Celebrating Similarities

by Suzanne Mahadeo

There is peace in sitting in a church in Mexico. It’s similar to the peace of kneeling in a Buddhist temple in Myanmar or Thailand; bowing in an elaborate Cao Dai temple in Vietnam; listening to the morning, afternoon, evening and in-between chants slip through the air from the mosques in Malaysia or Indonesia; or walking past the Hindu procession of devotees carrying immaculate representations of their beloved Gods high above their heads as classically trained musicians follow behind and create the soundtrack to their spirits in Singapore.

The feeling is wanting to believe in something bigger. Wanting to connect to the hundreds, thousands, or millions of people who have come before, during, or after our time spent in these places feeling the same feelings: pain, worry, anxiety, listlessness, confusion, love, yearning… and peace. One usually leaves these places feeling refreshed, if not for a few minutes before being tossed back into the world where we’re taught that almost everyone else is a stranger to be feared.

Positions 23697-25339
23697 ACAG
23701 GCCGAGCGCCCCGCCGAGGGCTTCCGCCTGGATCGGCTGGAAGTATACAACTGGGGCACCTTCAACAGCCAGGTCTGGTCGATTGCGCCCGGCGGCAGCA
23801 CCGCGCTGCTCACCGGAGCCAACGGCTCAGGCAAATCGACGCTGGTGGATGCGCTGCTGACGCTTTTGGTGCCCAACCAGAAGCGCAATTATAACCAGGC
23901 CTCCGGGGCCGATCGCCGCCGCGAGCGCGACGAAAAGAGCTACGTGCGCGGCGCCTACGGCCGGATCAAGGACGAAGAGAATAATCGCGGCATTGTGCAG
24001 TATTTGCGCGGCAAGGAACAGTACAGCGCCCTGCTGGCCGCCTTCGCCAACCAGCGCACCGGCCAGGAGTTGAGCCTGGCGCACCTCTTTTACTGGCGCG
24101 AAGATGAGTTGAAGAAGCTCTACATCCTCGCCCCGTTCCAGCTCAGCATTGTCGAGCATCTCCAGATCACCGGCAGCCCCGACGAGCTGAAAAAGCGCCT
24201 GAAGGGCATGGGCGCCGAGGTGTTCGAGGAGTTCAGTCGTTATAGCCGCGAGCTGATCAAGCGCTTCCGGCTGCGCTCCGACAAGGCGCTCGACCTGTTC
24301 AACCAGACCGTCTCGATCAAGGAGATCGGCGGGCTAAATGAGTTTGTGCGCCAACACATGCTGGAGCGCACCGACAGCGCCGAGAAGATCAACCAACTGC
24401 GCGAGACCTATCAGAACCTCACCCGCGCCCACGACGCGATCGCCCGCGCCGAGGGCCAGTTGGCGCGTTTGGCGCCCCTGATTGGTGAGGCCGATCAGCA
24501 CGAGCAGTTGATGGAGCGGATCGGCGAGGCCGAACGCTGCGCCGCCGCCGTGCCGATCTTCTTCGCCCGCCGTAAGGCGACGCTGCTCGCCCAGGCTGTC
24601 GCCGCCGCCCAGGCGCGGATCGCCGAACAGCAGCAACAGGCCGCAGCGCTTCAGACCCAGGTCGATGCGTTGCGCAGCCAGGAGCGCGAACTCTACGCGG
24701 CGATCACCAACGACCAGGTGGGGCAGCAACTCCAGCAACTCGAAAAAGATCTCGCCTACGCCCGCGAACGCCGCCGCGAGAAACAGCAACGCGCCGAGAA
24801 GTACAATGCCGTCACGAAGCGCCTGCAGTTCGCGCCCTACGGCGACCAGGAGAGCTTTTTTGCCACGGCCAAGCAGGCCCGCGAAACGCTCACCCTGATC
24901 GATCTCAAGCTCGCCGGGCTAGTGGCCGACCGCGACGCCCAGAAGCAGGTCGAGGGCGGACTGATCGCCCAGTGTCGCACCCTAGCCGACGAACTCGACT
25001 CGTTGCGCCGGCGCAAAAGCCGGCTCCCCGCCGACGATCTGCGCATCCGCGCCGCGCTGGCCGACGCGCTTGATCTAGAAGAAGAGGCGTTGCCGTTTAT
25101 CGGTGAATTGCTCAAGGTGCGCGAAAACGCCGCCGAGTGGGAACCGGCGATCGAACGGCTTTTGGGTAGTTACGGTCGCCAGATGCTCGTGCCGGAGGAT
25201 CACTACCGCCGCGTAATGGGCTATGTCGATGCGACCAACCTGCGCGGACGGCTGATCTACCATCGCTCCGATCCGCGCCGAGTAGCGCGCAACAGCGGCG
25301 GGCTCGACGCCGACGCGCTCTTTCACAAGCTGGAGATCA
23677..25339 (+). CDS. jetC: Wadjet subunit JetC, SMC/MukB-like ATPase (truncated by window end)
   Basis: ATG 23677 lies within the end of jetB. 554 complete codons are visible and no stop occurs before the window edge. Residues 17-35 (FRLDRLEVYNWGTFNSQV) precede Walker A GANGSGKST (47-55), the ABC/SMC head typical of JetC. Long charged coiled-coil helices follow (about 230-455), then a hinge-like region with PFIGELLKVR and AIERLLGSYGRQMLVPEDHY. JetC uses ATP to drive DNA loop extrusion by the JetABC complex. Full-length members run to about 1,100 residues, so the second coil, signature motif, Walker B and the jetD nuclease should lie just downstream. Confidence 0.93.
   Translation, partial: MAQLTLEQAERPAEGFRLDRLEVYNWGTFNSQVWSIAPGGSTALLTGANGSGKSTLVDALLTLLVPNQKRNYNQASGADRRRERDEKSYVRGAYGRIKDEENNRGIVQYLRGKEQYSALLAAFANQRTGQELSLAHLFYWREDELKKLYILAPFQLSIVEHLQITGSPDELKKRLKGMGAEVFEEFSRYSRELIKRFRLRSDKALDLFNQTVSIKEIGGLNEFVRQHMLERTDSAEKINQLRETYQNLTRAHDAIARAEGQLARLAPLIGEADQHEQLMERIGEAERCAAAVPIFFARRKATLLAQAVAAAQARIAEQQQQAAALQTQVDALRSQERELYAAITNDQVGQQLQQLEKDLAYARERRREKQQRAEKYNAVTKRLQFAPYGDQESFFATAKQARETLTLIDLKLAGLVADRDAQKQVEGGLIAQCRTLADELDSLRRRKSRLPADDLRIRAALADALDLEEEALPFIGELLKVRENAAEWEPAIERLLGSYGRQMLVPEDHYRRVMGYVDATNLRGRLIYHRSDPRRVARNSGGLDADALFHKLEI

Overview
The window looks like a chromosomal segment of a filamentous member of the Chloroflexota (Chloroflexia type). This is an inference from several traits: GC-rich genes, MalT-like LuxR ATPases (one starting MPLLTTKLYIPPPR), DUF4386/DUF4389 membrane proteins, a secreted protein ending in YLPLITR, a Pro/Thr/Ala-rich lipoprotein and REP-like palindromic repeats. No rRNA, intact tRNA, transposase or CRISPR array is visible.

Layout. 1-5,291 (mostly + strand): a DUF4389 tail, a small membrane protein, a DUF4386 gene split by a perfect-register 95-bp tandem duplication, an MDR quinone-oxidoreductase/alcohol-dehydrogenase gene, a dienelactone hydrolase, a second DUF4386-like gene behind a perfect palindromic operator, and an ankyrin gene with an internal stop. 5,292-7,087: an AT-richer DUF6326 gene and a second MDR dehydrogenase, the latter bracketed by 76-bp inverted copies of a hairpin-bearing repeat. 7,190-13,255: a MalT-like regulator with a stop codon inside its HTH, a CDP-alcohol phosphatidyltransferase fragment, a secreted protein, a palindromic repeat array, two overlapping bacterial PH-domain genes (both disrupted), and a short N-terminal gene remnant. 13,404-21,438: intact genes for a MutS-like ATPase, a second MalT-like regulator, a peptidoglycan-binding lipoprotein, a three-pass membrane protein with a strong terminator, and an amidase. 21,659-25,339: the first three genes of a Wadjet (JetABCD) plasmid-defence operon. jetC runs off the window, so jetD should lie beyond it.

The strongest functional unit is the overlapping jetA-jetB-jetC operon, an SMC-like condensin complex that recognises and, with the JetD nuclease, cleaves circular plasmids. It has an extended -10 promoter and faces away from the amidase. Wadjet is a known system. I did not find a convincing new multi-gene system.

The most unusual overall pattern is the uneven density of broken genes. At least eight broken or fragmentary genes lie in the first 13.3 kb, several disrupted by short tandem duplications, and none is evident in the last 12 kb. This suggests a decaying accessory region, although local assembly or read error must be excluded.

Celebrating Similarities, by Suzanne Mahadeo

The Human Mirror. All photos by Suzanne Mahadeo.


But all friends first start out as strangers. And it seems like strangers are more similar than we give them credit for. The next time you feel suspicious of someone, look them in the eyes, give them a smile, and offer sympathy instead of suspicion. This has made my days a lot less fearful. In all of the places I’ve visited or lived in—as a silly monoglot who only speaks English and can barely dabble in other languages enough to get me to the bathroom, order no chicken/beef/pig, or count to six—I’ve found that the language of being kind is universally understood and spoken.

People are a lot more similar than different and seeing them this way reminds us of the higher levels of our humanity. Beyond survival, there is little need to compete; little need to hoard resources; little need to be scared of others. And even in circumstances of survival, the people with the least amount to offer in their lives universally tend to give the most.

Choose love, not fear. It is the more daring of the two, but it is a choice that better leads you along the path to peace. And isn’t that what we’re all looking for?